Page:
Lawmakers and officials who are holding back the approval or expansion of charter schools in their areas might want to look at a new survey from the opinion and research journal Education Next.
While the parents of private-school students blow them both out of the water, charter-school parents have much higher satisfaction with their schools than regular public-school (“district school”) parents.
Some basic demographic information first: Charter-school parents are less educated, lower earners, more urban and less likely to be homeowners than parents of children in district schools. They are also majority nonwhite, unlike district parents. (District- and private-school parents actually resemble each other more.)
Here are the percentages of parents that are “very satisfied” on a host of metrics:
Expectations for student achievement
Instruction in character or values
Racial and ethnic diversity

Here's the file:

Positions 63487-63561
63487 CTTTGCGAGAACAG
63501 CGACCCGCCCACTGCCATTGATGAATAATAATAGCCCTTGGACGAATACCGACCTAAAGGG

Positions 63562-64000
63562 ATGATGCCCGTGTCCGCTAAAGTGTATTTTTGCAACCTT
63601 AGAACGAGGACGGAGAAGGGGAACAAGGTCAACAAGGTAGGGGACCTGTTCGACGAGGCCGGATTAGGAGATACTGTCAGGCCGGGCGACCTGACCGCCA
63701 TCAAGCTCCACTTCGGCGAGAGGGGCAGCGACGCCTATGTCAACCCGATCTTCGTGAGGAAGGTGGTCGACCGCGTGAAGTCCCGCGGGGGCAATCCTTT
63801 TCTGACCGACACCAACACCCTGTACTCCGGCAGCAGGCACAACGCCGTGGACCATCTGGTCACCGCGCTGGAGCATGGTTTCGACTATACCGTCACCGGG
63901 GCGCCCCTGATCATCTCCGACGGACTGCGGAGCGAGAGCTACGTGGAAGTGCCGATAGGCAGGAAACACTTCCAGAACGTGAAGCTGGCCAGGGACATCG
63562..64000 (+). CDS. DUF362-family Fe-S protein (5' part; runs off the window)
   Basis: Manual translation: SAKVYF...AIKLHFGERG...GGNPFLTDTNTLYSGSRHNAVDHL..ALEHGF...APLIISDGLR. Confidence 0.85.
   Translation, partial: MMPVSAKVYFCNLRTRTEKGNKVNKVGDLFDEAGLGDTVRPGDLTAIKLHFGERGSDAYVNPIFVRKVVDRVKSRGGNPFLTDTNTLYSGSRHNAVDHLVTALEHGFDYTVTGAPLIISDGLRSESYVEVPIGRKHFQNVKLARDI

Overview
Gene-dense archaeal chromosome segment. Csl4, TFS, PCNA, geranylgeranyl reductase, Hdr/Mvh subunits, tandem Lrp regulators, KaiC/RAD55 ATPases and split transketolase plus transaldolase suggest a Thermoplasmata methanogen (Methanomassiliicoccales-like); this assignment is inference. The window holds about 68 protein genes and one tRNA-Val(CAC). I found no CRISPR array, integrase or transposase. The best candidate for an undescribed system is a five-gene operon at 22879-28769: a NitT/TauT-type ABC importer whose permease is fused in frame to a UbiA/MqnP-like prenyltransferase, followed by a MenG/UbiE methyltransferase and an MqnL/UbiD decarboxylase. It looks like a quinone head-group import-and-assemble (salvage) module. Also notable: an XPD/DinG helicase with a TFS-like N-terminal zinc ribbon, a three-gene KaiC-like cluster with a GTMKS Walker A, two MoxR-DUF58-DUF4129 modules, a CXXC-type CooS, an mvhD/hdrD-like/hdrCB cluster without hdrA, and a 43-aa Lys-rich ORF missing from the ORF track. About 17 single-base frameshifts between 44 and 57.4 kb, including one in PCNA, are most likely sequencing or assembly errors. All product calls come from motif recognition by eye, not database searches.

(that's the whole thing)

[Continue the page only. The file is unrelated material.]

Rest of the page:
District-school parents registered higher satisfaction in only one category: school location.
Other noteworthy findings:
Charter parents are also less likely to perceive serious problems in their children’s schools than are district-school parents. Charter parents report more extensive communications with their children’s schools than parents in the other two sectors, but they also express greater concern about a paucity of extracurricular activities.
Read the full paper, which is based on a “nationally representative sample of 1,519 parents with school-aged children.”